Posted on

Michigan emails show officials knew of Flint water disease risk


Michigan emails show officials knew of Flint water disease risk

Social Share

Emails between high-ranking Michigan state officials show they knew about an uptick in Legionnaires’ disease and that it could be linked to problems with Flint water long before Governor Rick Snyder said he got information on the outbreak.

Snyder said in January he had just learned about the rise in Legionnaires cases. However, emails obtained by the liberal group Progress Michigan and released to reporters on Thursday show Snyder’s principal adviser, Harvey Hollins, was made aware of the outbreak and a possible link to the use of Flint River water last March.

A spokesman for Snyder could not be reached for comment.

“Are we to believe that a top staffer with years of experience would not inform Governor Snyder of a possibly deadly situation?” Progress Michigan executive director Lonnie Scott said in a statement.

The group cited an email from March 13, 2015, that showed Hollins and Dan Wyant, the former head of the state department of environmental quality, were aware of the increase in Legionnaires’ disease in Genesee County, where Flint is located, and that a county health official was attributing the cases to the Flint River.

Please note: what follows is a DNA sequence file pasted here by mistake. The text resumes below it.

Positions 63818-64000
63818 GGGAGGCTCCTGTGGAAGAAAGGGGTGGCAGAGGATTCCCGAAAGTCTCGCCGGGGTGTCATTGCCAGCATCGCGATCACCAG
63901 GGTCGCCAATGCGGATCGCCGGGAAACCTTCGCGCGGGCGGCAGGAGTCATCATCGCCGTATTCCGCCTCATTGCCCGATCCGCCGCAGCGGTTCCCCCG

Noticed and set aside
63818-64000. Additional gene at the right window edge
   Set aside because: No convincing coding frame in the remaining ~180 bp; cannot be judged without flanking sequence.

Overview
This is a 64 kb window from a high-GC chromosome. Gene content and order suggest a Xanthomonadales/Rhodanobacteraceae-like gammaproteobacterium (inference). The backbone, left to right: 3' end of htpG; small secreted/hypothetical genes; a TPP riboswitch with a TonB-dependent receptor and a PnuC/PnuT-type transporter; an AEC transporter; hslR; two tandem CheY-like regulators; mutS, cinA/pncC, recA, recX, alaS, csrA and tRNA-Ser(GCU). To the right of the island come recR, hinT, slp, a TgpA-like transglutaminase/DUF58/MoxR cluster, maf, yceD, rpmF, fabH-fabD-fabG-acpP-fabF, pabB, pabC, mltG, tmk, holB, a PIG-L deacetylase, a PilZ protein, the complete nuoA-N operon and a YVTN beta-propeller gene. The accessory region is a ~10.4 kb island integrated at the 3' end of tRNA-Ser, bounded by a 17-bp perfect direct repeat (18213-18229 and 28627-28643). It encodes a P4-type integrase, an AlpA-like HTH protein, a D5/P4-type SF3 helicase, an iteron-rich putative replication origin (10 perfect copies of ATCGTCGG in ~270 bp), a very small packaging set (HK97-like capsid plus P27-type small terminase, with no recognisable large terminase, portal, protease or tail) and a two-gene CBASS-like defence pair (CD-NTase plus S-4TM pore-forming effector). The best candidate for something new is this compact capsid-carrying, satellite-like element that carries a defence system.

State officials on Jan. 13, 2016, announced the spike in the disease resulting in ten deaths possibly linked to the water crisis.

Flint, a city near Detroit, was under the control of a state-appointed emergency manager when it switched the source of its tap water from Detroit’s system to the Flint River in April 2014.

The city switched back last October after tests found high levels of lead in blood samples taken from children. The more corrosive water from the river leached more lead from the city pipes than Detroit water did. Lead is a toxic agent that can damage the nervous system.

Legionnaires is a type of pneumonia caused by inhaling mist infected with the bacteria Legionella. The mist may come from air-conditioning units for large buildings, hot tubs or showers.

On Wednesday at a hearing in Washington, US lawmakers criticized environmental officials for not acting sooner when they saw drinking water in Flint was polluted with dangerously high lead levels. Several Democratic lawmakers on Thursday invited Snyder to Washington to testify on the Flint water crisis on Feb. 10.

Senate Democrats also teamed up with Republicans to block a wide-ranging US energy bill in a fight over aid to help Flint cope with the crisis. (Reuters)